How to Use Your Shinai to Get Center?

How the heck do we take the center? Everyone tells you to take the center first but how? I am sure you do it but it doesn't work, does it? So let’s think about what “taking the center” is.

Getting a Tsuki on ThroatThe Human Kabab

Ken-Zeme is an only one element of seme and it should be used with other types of seme too such as Tai-Zeme and Ki-Zeme. But here I want to focus on what we can do with our shinai to take the center.

Why Should the Kensaki Be Center?

The basic idea is to attack and not to get attacked. When your opponent’s kensaki is pointing at your throat or anywhere on the center of your body, and you execute a strike, you will be a kebab. That also means as long as the kensaki is pointing at your opponent, they are not going to or should not execute a strike. Because they will be a kebab.

That is why taking the center is important in kendo and it is a physical advantage of taking the center. 

When you can guess it won’t feel good if you become a kabab. Sometimes it hurts especially the shinai gets your throat directly or the collarbone. You quickly learn it’s not a good idea to execute a strike when the kensaki of your opponent’s shinai is right in the middle of your body.

This is a mental advantage. Simply the shinai right in front of you is a fear. So you need to remove the source of your fear, that is the kensaki of our opponent’s shinai. 

How many ways are there to take the center?

As many as we can come up with. You need to move your opponent’s shinai so there are several ways that you can do so. Please see the picture below. The yellow circle is your opponent's shinai and the arrows are the directions that your shinai can push, tap or slap your opponent's.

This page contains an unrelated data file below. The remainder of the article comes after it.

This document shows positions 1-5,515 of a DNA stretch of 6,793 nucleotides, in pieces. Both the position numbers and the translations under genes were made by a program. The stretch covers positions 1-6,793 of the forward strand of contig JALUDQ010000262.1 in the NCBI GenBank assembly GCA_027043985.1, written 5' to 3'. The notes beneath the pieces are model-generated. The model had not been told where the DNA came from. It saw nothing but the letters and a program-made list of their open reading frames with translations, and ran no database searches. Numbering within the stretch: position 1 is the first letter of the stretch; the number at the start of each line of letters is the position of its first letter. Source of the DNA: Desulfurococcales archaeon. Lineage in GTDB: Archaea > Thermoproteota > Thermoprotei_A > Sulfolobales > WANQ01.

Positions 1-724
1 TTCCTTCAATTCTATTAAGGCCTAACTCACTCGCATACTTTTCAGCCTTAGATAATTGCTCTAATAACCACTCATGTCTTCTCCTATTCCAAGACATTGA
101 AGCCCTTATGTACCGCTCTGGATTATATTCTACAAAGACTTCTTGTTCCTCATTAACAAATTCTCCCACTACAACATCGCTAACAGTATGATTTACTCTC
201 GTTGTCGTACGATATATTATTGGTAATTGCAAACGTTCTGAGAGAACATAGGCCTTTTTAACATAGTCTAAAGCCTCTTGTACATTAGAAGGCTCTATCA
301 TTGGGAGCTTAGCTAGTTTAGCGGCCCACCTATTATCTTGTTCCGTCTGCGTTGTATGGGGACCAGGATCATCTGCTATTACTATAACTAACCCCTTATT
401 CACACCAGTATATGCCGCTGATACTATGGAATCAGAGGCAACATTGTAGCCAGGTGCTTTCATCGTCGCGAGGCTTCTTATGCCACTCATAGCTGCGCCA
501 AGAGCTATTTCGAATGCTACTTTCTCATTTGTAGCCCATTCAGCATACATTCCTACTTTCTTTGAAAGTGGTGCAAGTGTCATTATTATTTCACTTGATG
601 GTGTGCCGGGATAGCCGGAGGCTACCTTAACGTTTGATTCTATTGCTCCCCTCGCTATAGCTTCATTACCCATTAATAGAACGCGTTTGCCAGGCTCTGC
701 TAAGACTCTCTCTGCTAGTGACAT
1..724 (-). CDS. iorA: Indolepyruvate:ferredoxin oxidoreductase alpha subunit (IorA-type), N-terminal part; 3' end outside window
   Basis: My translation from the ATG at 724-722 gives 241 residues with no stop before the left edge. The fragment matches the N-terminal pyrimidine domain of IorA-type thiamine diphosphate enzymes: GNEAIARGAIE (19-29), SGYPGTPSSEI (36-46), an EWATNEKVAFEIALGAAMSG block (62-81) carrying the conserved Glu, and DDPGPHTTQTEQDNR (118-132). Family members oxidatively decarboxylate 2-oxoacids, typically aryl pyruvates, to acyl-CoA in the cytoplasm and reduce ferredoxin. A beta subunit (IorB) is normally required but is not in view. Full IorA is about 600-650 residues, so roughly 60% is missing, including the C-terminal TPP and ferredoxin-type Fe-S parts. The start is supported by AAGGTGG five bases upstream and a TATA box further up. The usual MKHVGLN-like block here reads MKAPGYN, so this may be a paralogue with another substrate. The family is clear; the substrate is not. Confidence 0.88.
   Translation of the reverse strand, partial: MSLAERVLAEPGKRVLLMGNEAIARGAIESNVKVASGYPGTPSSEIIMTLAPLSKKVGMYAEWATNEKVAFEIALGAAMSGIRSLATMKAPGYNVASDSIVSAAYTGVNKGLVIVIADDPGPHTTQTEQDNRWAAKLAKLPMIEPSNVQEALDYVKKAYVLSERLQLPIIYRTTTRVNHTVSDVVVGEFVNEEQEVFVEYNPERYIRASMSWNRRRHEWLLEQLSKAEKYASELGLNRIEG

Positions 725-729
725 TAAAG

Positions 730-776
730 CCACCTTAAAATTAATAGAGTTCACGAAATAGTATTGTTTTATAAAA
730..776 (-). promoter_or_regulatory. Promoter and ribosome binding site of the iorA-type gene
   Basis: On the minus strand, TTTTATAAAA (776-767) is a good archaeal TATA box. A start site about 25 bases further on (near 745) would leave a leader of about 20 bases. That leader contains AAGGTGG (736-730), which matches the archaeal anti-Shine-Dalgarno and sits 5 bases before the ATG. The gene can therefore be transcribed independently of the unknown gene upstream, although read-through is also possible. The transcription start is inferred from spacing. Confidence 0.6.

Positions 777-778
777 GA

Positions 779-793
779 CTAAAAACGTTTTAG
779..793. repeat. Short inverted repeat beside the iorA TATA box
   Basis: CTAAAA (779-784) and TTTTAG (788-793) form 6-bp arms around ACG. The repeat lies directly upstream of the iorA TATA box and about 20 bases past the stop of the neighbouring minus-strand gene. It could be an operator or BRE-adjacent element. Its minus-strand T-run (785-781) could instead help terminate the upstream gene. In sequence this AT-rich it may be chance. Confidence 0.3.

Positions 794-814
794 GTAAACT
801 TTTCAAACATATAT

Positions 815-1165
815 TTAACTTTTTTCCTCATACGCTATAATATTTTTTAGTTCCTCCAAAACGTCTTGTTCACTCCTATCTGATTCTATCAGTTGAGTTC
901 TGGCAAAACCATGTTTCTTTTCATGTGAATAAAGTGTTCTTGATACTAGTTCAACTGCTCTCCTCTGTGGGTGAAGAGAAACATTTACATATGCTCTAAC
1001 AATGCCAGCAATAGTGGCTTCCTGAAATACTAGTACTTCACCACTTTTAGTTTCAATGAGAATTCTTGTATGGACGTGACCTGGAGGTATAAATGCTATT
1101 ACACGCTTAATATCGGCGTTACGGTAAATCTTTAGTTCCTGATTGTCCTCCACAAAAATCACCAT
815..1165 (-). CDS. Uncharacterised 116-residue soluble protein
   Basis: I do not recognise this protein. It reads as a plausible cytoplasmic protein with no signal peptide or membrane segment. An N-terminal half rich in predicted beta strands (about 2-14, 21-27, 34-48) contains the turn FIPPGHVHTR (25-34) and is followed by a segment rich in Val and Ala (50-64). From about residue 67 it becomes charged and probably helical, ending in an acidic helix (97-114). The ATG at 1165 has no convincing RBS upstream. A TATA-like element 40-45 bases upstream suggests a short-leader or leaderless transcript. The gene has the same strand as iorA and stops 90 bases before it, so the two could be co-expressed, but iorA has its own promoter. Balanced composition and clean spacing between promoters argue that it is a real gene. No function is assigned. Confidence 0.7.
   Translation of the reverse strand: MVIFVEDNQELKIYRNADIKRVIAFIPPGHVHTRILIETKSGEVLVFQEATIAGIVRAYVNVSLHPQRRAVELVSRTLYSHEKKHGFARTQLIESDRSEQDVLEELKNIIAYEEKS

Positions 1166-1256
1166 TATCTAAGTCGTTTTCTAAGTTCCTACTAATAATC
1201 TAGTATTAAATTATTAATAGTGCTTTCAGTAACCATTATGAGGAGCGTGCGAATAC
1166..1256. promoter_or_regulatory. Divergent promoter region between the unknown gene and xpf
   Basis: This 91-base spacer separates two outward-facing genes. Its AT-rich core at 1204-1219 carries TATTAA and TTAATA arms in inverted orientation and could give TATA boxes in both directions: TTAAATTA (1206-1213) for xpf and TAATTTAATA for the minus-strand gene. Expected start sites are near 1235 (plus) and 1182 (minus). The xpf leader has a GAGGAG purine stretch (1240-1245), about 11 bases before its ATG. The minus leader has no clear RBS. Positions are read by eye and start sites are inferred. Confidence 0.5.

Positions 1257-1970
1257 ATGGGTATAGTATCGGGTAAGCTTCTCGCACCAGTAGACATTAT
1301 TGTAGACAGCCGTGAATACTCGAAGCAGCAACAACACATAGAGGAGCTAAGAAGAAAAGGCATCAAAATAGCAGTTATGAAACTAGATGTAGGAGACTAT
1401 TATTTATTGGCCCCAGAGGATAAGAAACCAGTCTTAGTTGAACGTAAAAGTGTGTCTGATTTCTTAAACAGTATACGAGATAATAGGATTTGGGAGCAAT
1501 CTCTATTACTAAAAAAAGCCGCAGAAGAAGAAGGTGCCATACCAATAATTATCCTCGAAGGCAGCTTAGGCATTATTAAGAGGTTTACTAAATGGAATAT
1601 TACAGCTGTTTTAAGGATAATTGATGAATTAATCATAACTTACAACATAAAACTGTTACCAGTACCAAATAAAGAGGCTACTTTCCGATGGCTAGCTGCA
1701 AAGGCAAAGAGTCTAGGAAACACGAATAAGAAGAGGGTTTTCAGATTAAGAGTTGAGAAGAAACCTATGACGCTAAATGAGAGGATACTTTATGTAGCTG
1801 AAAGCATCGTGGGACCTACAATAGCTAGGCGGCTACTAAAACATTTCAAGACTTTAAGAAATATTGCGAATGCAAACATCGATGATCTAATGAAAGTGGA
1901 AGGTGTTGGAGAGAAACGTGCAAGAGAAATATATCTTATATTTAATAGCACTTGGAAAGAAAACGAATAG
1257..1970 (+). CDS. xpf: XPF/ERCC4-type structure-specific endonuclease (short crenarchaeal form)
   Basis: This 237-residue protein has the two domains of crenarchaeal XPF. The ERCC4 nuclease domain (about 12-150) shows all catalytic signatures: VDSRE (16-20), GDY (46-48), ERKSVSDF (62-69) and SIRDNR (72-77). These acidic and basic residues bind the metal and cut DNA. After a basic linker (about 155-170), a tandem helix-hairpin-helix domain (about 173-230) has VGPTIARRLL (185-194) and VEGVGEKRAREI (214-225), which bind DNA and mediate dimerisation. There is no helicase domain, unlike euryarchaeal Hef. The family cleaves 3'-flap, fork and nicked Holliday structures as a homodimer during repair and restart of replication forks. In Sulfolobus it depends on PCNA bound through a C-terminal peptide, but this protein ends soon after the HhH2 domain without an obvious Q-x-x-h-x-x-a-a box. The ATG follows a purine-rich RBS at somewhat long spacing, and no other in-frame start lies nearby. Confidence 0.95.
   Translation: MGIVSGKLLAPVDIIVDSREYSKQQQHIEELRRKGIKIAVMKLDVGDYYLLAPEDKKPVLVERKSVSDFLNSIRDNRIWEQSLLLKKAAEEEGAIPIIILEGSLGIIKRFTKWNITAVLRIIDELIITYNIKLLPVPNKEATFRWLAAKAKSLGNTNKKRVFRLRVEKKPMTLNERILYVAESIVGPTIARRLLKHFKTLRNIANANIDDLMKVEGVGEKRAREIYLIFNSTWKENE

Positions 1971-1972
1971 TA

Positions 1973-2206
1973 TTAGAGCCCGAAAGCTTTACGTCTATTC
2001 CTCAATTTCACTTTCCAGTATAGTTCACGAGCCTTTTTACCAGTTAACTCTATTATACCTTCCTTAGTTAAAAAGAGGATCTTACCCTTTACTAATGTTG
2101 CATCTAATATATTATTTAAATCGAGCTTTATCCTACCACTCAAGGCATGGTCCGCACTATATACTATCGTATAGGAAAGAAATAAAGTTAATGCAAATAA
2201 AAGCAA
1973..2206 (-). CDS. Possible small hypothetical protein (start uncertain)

The Directions That You Can Add Force to Your Opponent's ShinaiThe Directions That You Can Add Force to Your Opponent's Shinai

You can push your opponent’s shinai sideways, right to left, or diagonally from the right top to the left bottom and so forth. 

You can also slide down your sword on your opponent’s shinai like rolling in. Please see the pictures blow. With the body movement like going to your right or forward can be used with this as well.

Slide Your Sword Down (Up) on the Side of Your Opponent'sSlide Your Sword Down (Up) on the Side of Your Opponent's

Once you take the center, then what? Then you should strike. Well, that is the basic idea. But it’s not that easy, right? That’s when Tai-Zeme and Ki-Zeme come in. Just play around and see what works on your opponent and how they react to your Ken-Zeme.

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